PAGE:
Much to the chagrin of a majority of the U.S. population, the recently passed $1.7 trillion government spending bill won’t include any cannabis provisions.
Most states have already legalized marijuana for medicinal use, while 18 states have approved it for recreational use, and polls repeatedly have shown that a supermajority of Americans believe the drug should be legal for adults. Yet it remains illegal on the federal level and a Schedule 1 drug, putting it in the same classification with the likes of heroin, LSD, and ecstasy.
Not only did Congress fail to legalize marijuana once again, but lawmakers could not even agree to include a modest anti-crime cannabis reform provision in the massive bill. And with Republicans taking control of the House of Representatives in January, it seems the chances of overhauling marijuana laws any time in the next two years is effectively nil.
Currently, because marijuana remains illegal under federal law, most cannabis firms are not allowed to open bank accounts, forcing them to operate on a cash-only basis and making them easy targets for criminals. Reformers had hoped lawmakers would include a bipartisan measure to remedy this situation, but they were sorely disappointed.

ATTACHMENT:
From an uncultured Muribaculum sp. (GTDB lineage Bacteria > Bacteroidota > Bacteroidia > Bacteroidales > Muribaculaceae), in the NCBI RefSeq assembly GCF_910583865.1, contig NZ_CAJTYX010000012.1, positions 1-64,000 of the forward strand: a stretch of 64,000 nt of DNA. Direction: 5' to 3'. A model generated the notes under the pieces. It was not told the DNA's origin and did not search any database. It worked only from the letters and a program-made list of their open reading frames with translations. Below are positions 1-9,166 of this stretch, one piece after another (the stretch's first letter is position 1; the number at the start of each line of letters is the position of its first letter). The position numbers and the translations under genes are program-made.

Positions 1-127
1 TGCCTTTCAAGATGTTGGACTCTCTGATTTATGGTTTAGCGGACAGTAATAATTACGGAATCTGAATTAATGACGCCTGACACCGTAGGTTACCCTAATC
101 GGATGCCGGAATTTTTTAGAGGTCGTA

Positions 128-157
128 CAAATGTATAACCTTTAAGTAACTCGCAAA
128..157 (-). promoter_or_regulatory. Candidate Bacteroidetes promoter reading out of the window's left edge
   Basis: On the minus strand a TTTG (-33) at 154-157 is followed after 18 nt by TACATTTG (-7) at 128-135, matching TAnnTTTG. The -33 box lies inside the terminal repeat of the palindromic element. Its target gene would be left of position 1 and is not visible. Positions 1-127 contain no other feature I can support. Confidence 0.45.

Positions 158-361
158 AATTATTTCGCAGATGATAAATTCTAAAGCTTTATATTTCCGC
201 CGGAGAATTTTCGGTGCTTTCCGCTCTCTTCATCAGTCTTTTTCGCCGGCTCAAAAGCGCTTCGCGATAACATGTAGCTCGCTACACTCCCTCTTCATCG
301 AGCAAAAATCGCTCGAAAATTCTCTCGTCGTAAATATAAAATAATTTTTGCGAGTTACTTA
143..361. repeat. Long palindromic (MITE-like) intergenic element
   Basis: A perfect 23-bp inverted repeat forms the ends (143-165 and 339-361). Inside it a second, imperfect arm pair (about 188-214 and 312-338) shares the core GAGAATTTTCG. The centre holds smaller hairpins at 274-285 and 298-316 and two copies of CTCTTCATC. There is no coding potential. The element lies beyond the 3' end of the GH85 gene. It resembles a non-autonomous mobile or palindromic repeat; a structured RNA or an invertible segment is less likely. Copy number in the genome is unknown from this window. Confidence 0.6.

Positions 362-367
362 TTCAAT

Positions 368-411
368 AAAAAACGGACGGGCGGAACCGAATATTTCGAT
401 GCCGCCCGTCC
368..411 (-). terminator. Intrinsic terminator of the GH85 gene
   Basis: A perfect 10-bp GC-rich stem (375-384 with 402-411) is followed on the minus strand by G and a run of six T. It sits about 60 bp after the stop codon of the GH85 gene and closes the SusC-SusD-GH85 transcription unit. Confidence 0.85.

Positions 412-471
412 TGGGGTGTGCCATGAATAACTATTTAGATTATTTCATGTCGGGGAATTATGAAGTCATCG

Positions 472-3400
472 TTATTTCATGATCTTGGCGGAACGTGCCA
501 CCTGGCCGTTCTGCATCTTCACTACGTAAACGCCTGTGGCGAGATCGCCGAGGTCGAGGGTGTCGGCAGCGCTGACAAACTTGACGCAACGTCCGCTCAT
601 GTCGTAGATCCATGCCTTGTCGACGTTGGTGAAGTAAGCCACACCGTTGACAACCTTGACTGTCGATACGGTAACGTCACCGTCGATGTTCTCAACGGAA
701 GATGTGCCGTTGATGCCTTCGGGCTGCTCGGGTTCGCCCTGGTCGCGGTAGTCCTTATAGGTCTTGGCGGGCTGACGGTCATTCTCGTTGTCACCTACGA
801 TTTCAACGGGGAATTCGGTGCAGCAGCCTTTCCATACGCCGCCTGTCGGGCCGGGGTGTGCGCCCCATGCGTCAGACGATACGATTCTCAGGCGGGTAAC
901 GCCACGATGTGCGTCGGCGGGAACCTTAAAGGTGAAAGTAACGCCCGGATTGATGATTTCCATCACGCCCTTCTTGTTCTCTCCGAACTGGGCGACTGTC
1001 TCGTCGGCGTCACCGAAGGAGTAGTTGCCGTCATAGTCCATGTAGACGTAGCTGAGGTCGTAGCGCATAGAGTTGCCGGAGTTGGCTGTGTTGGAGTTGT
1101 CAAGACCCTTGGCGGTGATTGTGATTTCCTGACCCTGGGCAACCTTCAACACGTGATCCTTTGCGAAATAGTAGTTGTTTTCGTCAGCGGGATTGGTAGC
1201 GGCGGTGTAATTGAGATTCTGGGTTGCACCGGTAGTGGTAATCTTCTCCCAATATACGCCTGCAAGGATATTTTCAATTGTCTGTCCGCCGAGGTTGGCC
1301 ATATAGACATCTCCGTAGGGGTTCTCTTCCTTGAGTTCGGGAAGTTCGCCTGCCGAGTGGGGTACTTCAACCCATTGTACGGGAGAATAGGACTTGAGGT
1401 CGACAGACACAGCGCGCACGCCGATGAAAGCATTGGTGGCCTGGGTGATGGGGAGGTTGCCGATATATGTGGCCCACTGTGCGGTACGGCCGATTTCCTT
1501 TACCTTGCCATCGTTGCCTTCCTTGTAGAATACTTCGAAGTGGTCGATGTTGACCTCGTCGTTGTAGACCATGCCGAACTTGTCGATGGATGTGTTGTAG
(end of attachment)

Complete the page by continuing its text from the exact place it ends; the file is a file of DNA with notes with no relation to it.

The Secure and Fair Enforcement (SAFE) Banking Act would generally prohibit a federal banking regulator from penalizing a depository institution for providing banking services to a legitimate cannabis-related business. Sen. Steve Daines (R-MT), the lead Republican cosponsor of the (SAFE) Banking Act, condemned SAFE’s exclusion from the larger spending bill, saying “communities in Montana and across our country will remain vulnerable to crime where legal businesses are forced to operate in all-cash.”
However, several of Daines’ fellow Republican senators, including Minority Leader Mitch McConnell (R-KY) and John Cornyn (R-TX), opposed the banking provision.
Referring to SAFE, Cornyn tweeted, “It is irresponsible to do this without a federal regulatory framework to address public health and law enforcement issues. Senators take an oath to uphold the law, not ignore it.”
Naturally, many banks supported SAFE, as it would mean more business for them.
But banks don’t like being caught in a conflict between state and federal law, “with local communities encouraging them to bank cannabis businesses and federal law prohibiting it,” said The American Bankers Association, which endorsed the bill.
At the beginning of the current Congress, with Democrats controlling both the House and the Senate, the prospect of cannabis reform was beginning to look brighter. However, while the House passed a sweeping bill that would have legalized marijuana nationwide earlier this year, opposition from Republicans and a few Democrats caused it to die in the Senate. Reformers then shifted their focus to passing more incremental changes, like the SAFE Banking Act.
Now, with Republicans set to take control of the House in less than a month while Democrats maintain a slim majority in the Senate, the chances of any marijuana reform passing both houses in the foreseeable future are more than likely slim to none.